British Columbia

BC Ferries cuts, fare hikes anger protesters in Victoria

Several hundred people turned out in front of the B.C. legislature on Tuesday morning to protest coming service cuts and rate hikes at BC Ferries.

Critics question BC Ferries $10K market survey for loyalty program

Service cuts and fare hikes anger protesters at the legislature 2:08

Several hundred people turned out in front of the B.C. legislature on Tuesday morning to protest coming service cuts and rate hikes at BC Ferries.

Organizers say the rally is a chance for coastal residents to voice their concerns directly to government about changes coming in April.

Minister of Transportation Todd Stone says he welcomes the ferry protesters, but he has no intention of changing the plan to reduce ferry service in coastal communities.

Several hundred BC Ferries users turned out at the legislature in Victoria to protest the cuts on Tuesday morning. (Stephen Smart/CBC)

Stone says it's a matter of sustainability and he believes most British Columbians agree with him.

"These are tough decisions, very tough decisions, but at the end of the day we have said consistently, actually before the election, during the election and ever since, certainly in the eight months I've been minister, we're going to do everything in our power to get ferries to a place of affordability and sustainability. That means making some tough decisions on service levels," said Stone.

Earlier this year the government announced it was cutting service on its minor and northern routes to save $19 million and stave off more fare increases. But fares are still going up four per cent on April 1.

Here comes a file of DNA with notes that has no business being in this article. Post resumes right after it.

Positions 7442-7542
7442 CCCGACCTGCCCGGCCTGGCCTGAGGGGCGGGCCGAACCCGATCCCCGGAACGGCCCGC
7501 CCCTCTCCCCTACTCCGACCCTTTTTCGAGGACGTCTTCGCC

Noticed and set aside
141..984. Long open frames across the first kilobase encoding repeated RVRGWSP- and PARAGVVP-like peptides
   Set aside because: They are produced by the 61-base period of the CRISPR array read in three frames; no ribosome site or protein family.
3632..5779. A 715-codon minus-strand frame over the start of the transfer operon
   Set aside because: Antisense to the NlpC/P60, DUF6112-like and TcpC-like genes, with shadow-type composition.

A further $4.9 million in service reductions to major routes — including Tsawwassen to Swartz Bay, Tsawwassen to Duke Point, and Horseshoe Bay to Departure Bay — are expected to be announced by the end of March.

Loyalty program questioned

Critics are also questioning why the B.C. government-owned corporation spent $10,000 on a marketing survey to determine what customers thought of its plans for a loyalty or points program.

BC Ferries insists no final decisions have been made on the rewards plan, but it could replace the existing Experience Card that gives discounts to regular travellers on the smaller routes.

BC Ferries is expected to announce $4.9 million in cuts to its major routes between the Lower Mainland and Vancouver Island by the end of March. (Darryl Dyck/Canadian Press)

Powell River-Sunshine Coast NDP MLA Nick Simons questions why a company with a monopoly would need to run a loyalty program.

"We don't need more gimmicks. We don't need some sort of loyalty card to a service that we have no choice but to be loyal to. What we want is fair fares and good service."

BC Ferries is also moving ahead with a reduction to the seniors' discount. Currently, people 65 and older walk on for free. Starting April 1, however, they will be required to pay a half-price passenger fare Monday to Thursday on major and minor routes. They will continue to pay full-price for their vehicles.

The rally is expected to kick off at the legislature at 11:30 a.m. PT.

With files from Stephen Smart


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